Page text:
Another Greek philosopher who tried to explain the origins of the universe was Empedocles of Akragas. He opined that the universe was fashioned out of two powers namely Philotes (Love) and Neikos (Strife). These powers then created the universe using the four elements of air, water, fire, and wind. He then associated these four elements with Zeus, Hera, Aidoneus, and Nestis.

How the Titans Overthrew the Protogenoi

The Titans were the 12 offspring (six males and six females) of the primordial deities Uranus and Gaia. The males were Oceanus, Crius, Hyperion, Iapetus, Coeus, and Cronus while the female Titans were Themis, Phoebe, Tethys, Mnemosyne, Rhea, and Theia. Cronus married Rhea and the two gave birth to the first Olympians Zeus, Hades, Poseidon, Hestia, Demeter, and Hera.

As mentioned earlier, Cronus overthrew his father as the king by castrating him and throwing away his seed. Thus, he became the King of the Titans and married his elder sister Rhea and together the couple gave birth to the first Olympians. However, his parents warned him that one of his children would overthrow him just as he did to his father, Uranus, so Cronus devised a plan. He decided to swallow all his children, once they were born, to prevent the imminent curse.

Rhea learned of the devious schemes of her husband so she took her first son, Zeus, to the island of Crete and concealed him there. She then wrapped a stone in swaddling clothes and presented it to her husband pretending to be Zeus. Cronus swallowed the rock thinking it was Zeus, thus Zeus’ life was spared. Once Zeus grew up he requested that his father made him his cup-bearer where he mixed a potion into the father’s wine causing him to vomit all his siblings.

The Olympians Avenge the Protogenoi

Zeus and his siblings then allied with the Cyclopes and Hencantochires (all children of Uranus) to fight against Cronus. The Cyclopes fashioned thunder and lightning for Zeus and the Hecantochires used their many hands to throw stones. Themis and Prometheus (all Titans) allied with Zeus while the rest of the Titans fought for Cronus. The fighting between the Olympians (gods) and the Titans lasted for 10 years with Zeus and the Olympians emerging as winners.

Zeus then shut the Titans who fought with Cronus behind bars in Tartarus and set the Hencantochires as guards over them. For his role in the war against Zeus, Atlas (a Titan), was given the heavy burden of supporting the sky. In other versions of the myth, Zeus sets the Titans free.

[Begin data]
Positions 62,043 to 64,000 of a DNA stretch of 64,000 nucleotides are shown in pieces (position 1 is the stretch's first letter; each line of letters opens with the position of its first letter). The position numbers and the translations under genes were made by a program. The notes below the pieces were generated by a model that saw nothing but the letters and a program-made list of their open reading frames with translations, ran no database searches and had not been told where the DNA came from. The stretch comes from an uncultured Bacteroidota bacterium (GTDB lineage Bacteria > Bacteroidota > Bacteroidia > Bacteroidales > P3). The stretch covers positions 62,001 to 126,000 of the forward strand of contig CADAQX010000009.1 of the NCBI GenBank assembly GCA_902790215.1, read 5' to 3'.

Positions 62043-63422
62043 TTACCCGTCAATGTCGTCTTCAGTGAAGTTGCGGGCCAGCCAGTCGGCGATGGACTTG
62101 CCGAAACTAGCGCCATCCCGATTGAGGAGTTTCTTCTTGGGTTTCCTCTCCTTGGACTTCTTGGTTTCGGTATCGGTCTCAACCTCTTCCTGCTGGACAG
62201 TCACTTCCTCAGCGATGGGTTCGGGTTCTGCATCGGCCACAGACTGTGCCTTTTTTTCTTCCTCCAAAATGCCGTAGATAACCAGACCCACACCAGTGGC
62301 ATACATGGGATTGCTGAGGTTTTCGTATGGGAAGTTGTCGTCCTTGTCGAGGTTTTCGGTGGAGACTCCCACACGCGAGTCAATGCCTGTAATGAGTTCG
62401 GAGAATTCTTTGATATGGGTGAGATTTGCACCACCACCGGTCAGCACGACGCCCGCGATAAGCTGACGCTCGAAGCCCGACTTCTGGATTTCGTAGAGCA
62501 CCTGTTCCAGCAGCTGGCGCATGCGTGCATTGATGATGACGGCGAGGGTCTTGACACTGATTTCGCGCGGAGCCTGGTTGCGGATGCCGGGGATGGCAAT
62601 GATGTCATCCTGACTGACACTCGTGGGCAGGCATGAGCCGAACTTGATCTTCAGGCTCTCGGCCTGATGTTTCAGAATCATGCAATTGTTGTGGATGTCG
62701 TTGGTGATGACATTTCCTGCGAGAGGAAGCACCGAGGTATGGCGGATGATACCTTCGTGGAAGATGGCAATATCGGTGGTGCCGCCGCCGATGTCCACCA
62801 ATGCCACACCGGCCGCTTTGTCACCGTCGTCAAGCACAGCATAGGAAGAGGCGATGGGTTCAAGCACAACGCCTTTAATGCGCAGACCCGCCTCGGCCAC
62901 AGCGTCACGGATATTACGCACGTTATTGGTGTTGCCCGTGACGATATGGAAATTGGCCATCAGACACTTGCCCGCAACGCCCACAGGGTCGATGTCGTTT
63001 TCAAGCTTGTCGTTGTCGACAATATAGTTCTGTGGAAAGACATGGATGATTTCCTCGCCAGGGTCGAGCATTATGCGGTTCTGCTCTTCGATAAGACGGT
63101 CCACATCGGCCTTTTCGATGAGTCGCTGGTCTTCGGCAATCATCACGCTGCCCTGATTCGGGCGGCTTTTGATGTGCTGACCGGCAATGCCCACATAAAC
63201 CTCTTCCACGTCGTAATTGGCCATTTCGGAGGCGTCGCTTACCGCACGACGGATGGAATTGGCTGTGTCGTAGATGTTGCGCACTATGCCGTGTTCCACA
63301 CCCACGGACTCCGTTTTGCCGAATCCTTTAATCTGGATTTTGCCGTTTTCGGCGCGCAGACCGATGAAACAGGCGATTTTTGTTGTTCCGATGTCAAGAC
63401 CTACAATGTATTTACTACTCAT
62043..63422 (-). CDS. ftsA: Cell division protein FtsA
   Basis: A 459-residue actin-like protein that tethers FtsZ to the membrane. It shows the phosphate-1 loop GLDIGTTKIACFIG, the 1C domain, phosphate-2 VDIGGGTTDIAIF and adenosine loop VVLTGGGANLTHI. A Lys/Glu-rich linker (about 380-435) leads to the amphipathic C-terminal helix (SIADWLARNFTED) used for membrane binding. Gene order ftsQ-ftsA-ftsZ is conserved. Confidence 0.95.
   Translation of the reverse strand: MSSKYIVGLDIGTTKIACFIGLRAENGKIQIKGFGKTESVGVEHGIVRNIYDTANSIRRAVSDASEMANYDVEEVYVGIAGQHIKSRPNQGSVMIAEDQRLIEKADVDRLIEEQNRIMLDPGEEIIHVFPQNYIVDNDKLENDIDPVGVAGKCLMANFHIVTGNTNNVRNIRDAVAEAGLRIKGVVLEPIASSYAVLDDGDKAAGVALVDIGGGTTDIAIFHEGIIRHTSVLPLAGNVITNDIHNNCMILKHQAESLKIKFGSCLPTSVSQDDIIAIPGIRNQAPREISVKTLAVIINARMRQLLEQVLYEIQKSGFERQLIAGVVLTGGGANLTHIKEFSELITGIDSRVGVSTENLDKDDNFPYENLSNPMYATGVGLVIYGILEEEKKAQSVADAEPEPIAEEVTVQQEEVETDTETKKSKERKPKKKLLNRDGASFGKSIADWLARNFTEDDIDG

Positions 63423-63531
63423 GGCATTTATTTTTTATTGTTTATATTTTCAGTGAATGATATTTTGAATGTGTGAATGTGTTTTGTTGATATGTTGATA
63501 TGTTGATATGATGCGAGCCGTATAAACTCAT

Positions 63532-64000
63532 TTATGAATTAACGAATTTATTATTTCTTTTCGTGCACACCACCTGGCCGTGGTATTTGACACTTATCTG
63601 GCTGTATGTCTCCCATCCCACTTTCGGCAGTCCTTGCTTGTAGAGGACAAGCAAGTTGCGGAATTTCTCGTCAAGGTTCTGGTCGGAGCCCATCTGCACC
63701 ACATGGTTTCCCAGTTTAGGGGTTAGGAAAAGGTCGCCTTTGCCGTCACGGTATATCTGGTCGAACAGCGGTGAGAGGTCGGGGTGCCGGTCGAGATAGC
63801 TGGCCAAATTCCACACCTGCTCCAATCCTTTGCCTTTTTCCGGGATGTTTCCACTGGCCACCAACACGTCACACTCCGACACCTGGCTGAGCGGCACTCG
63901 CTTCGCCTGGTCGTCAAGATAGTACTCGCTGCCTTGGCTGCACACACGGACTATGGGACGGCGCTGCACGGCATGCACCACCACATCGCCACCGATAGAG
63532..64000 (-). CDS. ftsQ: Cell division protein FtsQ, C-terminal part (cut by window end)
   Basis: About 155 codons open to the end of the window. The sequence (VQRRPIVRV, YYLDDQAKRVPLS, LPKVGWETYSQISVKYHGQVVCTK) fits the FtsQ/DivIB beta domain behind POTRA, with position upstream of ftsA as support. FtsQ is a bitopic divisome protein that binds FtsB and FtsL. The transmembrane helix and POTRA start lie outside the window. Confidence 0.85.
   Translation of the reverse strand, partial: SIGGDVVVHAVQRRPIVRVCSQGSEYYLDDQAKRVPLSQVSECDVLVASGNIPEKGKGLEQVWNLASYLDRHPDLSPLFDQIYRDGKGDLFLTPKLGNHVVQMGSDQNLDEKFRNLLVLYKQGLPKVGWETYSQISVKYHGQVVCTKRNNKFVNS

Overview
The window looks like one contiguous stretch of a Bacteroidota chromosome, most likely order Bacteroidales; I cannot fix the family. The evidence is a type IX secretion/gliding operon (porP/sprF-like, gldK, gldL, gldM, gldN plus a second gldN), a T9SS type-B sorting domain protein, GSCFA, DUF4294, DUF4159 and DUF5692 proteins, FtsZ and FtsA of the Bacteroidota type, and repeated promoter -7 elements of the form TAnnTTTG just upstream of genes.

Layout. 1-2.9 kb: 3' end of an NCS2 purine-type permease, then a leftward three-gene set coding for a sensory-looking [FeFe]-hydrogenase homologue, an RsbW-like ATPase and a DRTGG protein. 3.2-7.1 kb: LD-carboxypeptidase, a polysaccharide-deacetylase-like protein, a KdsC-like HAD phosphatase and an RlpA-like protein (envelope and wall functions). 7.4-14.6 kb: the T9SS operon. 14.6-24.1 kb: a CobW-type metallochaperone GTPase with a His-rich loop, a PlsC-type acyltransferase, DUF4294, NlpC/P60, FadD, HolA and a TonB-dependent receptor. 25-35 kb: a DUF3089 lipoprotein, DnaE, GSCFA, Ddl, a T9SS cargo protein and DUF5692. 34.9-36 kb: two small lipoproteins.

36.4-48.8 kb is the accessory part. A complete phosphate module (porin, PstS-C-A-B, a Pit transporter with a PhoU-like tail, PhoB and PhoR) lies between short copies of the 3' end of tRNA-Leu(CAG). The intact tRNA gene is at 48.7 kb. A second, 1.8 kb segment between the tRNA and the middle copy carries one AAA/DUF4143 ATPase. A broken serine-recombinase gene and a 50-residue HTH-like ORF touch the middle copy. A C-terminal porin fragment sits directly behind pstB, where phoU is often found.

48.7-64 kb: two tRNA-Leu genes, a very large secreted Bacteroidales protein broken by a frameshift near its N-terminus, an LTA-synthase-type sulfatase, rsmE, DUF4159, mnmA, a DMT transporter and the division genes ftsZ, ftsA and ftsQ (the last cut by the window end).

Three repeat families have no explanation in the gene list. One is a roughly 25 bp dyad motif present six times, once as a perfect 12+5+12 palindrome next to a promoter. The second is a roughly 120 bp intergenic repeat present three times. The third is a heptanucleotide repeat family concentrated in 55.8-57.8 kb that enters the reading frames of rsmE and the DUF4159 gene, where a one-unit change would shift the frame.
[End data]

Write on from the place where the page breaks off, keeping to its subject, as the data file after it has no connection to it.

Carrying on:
Protogenoi Pronunciation

The pronunciation of the Greek word which means ‘first gods‘ is as follows:|pro-to-gi-no-i|


Protogenoi are the primordial godsGreek mythologies are replete with many creation stories which can be confusing and this article has taken a look at a few of them. There are other theogonies with their own primordial deities and the order in which they come but the most popular is the theogony according to Hesiod. Here is a summary of all that we’ve read so far:

  • According to Hesiod’s Theogony, which is the most popular, there were eleven primordial deities of which four came into being by themselves.
  • Those four were Chaos, followed by Earth (Gaia), then came Tartarus (deep abyss under the Earth), and then Eros.
  • Later, Chaos gave birth to Nyx (Night) and Erebos (Darkness) who in turn gave birth to Aether (Light) and Hemera (Day).
  • Gaia brought forth Uranus (Heaven) and Pontus (Ocean) to complete the primordial deities but Cronus castrates Uranus and threw his semen into the sea which produced Aphrodite.
  • Uranus and Gaia gave birth to the Titans who also brought forth the Olympian gods who became the final deities in the Greek succession myth.

Hence, while you may find other accounts of the Greek creation myth, know that they are all man’s attempts to explain the origins of the universe and to make sense of it.

Ancient Literature (May 25, 2024) Protogenoi: The Greek Deities That Existed Before Creation Began. Retrieved from
"Protogenoi: The Greek Deities That Existed Before Creation Began." Ancient Literature - May 25, 2024,
Ancient Literature June 13, 2022 Protogenoi: The Greek Deities That Existed Before Creation Began., viewed May 25, 2024,<>
Ancient Literature - Protogenoi: The Greek Deities That Existed Before Creation Began. [Internet]. [Accessed May 25, 2024]. Available from:
"Protogenoi: The Greek Deities That Existed Before Creation Began." Ancient Literature - Accessed May 25, 2024.
"Protogenoi: The Greek Deities That Existed Before Creation Began." Ancient Literature [Online]. Available: [Accessed: May 25, 2024]